by J.H. Prynne.
Bloodaxe/Folio/Fremantle Arts Centre, 440 pp., £25, March 2000, 1 85224 491 7
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Pearls that Were 
by J.H. Prynne.
Equipage, 28 pp., £4, March 1999, 1 900968 95 9
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by J.H. Prynne.
Barque, 42 pp., £4, December 1999, 9781903488010
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Other: British and Irish Poetry since 1970 
edited by Richard Caddel and Peter Quartermain.
Wesleyan, 280 pp., $45, March 1999, 0 8195 2241 4
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‘Calme bloc ici-bas chu d’un désastre obscur’ (‘calm block fallen here below from some obscure disaster’): this line from Mallarmé’s ‘Le Tombeau d’Edgar Poe’ seems an apt description of his own poems – aftermaths of stellar catastrophes, meteors sitting impassively in their craters, enigmatic wreckage from some temporal or spatial elsewhere. But it would also do for J.H. Prynne’s poems, which contain lines like these, in ‘Star Damage at Home’, from the 1969 collection The White Stones:

                              ... That some star
not included in the middle heavens should
pine in earth, not shine above the skys and
those cloudy vapours? That it really should
burn with fierce heat, explode its fierce –
unbearable song, blacken the calm it comes
near. A song like a glowing rivet strikes
out of the circle, we must make room for
the celestial victim; it is amongst us and
fallen with hissing fury to the ground. Too
lovely the ground and my confidence as I
walk so evenly above it: we must mean the
entire force of what we shall come to say.

Thirty years later, in his new sequence Pearls that Were, stars and star damage are still in evidence:

       Causing the charm, the pause never so alertly
       held abeyantly to flood entire
       its moderate premium diving like a crashed star
in salt water, outbroken fire.

In Prynne’s poems we find metamorphoses, spectacular and menacing natural phenomena, manmade disasters and cosmic ructions tapering down to the ‘home world’; but also, and infrequently mentioned, a fine ear for rhythm and cadence, and a way of managing lyric in strange and dazzling ways. Prynne, like Mallarmé, has tended to polarise readers around issues of obscurity, but where the Mallarméan poem strives for ever greater linguistic purity (it is in the Poe poem that the line ‘donner un sens plus pur aux mots de la tribu’ occurs) and ever more giddying feats of abolition, the Prynne poem actively invites contamination, draws to itself the rags and rubbish (the ‘matter out of place’) that poetry typically excludes or refines. Its language is a site of migrating meanings, shifts of sense, appropriations of voice, the ‘I’ by turns supremely assertive against language and crowded out by it. It also contains moments of visionary beauty, of a yearning or pressurised lyricism which will, despite their estranged and self-estranging contexts, constitute the first-time reader’s most familiar point of entry. Such moments may also provide their most compelling inducements to read on:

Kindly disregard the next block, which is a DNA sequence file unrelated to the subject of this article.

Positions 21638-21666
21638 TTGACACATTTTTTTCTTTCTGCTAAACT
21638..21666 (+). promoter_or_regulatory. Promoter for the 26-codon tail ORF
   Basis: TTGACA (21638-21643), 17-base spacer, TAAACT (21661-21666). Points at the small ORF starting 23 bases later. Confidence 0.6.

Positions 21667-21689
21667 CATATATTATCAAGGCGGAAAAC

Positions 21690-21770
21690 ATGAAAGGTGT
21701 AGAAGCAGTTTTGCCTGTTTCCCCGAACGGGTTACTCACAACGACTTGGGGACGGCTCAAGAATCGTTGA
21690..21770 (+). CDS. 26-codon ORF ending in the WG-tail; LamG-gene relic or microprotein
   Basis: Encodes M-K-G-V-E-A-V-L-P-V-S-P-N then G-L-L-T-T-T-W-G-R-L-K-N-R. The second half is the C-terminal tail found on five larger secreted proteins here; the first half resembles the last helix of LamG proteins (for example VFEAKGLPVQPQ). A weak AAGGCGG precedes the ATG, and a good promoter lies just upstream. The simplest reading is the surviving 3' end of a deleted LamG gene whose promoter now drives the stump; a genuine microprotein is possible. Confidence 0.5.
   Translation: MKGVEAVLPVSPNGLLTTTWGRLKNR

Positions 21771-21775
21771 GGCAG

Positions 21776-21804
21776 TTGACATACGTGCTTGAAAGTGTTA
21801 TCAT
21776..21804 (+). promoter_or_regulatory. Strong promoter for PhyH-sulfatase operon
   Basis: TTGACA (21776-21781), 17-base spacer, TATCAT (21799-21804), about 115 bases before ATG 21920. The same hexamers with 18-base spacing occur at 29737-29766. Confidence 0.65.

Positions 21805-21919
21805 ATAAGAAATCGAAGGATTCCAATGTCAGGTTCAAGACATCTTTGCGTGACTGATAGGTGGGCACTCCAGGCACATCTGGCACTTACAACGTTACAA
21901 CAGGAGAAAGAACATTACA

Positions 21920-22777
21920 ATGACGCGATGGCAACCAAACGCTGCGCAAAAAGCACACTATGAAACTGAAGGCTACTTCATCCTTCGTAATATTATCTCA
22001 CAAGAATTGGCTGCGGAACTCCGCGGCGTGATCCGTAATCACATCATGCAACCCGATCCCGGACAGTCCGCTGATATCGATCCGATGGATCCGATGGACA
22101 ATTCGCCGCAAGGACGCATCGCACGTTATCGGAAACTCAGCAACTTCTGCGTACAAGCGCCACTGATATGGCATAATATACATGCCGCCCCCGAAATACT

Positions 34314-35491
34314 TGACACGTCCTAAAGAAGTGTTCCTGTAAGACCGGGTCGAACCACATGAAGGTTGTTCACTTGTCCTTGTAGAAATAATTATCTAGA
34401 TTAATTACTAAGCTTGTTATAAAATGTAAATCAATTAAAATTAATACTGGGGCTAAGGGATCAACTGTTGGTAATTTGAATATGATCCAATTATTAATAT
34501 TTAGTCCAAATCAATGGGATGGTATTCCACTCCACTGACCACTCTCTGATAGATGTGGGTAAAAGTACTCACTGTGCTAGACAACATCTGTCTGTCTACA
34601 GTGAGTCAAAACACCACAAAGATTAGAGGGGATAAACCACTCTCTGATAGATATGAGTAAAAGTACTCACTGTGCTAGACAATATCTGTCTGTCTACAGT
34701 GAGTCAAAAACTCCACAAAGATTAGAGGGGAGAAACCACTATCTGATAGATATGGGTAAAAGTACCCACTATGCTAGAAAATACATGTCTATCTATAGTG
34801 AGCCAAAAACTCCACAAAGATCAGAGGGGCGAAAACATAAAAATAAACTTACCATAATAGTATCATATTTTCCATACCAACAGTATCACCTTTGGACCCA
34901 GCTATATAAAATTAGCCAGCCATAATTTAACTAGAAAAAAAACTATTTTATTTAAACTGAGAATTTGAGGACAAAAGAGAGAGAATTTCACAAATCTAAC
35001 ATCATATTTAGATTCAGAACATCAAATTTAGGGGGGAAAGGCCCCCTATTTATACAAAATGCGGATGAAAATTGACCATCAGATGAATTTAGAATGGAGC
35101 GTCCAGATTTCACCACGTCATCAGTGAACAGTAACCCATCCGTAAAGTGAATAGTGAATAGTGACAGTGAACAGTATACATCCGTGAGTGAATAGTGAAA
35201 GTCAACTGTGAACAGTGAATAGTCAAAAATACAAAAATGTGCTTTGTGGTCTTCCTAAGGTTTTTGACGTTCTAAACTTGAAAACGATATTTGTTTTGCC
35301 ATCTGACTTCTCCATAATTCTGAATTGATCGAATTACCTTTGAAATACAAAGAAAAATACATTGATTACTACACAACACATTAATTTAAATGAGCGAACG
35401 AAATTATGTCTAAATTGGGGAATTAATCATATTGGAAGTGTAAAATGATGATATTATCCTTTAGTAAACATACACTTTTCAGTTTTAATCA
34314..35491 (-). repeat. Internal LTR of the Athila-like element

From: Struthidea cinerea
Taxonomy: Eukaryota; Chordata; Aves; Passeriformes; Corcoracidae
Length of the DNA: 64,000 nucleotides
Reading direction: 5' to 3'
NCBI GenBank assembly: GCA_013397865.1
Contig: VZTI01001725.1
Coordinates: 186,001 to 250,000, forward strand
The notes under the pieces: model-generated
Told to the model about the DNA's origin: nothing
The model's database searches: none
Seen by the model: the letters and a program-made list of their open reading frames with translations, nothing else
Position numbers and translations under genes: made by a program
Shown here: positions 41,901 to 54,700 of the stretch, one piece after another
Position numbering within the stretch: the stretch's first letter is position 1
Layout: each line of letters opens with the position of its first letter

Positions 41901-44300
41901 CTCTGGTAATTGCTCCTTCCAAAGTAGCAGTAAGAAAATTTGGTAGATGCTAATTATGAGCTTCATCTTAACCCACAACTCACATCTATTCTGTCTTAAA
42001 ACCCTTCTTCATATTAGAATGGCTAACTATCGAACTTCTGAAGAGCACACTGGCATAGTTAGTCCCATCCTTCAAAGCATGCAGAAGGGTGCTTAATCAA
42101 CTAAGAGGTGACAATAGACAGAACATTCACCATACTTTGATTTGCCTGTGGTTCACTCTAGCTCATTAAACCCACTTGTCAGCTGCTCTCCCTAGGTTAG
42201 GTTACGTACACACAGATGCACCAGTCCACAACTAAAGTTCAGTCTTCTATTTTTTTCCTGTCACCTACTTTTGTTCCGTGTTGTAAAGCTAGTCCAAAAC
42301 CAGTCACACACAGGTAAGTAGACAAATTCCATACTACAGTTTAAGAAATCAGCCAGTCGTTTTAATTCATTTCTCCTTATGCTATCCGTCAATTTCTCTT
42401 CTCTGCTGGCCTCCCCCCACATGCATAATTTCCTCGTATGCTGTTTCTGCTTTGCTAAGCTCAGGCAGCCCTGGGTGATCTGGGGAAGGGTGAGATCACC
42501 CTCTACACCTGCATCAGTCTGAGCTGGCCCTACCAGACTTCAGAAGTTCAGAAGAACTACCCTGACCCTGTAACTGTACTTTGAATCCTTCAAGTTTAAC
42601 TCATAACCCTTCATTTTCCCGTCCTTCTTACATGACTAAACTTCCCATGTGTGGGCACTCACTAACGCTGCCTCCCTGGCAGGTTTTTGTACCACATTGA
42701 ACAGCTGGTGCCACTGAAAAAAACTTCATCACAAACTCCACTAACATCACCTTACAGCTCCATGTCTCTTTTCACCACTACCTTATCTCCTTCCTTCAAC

No resolve about places, the latch-key to
our drifting lives, seems relevant without
this smallest notion of dust. How to
purge the dismal objection to this, remains
a question. Not to be answered, but used,
as a metabolic regulator: pulse rate, place
rate, dust. If you lie on your back the
literalness of that position is a complete
               transfer. Thus I
               dream about courage
               but love chiefly
               several friends
               and one woman
               who is the Lady
               of wherever we
               may go.

The evident shift in pronoun (what I now mean by ‘we’) is a clear question about place.

These lines in ‘A Gold Ring Called Reluctance’ (from the 1968 collection Kitchen Poems) open onto some of Prynne’s enduring themes. There is the question of place, both as landscape and as habitation, and the question of drift and anchoring; there is the intersection of idioms and vocabularies – economic, scientific, grammatical – and the tendency to recast emotional or moral states as minute physiological processes (blood flow, metabolism). The idea of domesticity, the ‘home world’, is also a reference-point, bound up here with the sudden interjection of a speaking or writing ‘I’. What of this ‘I’? Is it still central, pivotal, a trusted ground of selfhood, or is it endangered and unhoused? Are its declarations of confidence and assertion, of calm aspiration, or of extremity and danger? In the close of the sequence The Oval Window (1983) we can see the persistence of such themes across Prynne’s collections:

Standing by the window I heard it,
while waiting for the turn. In hot light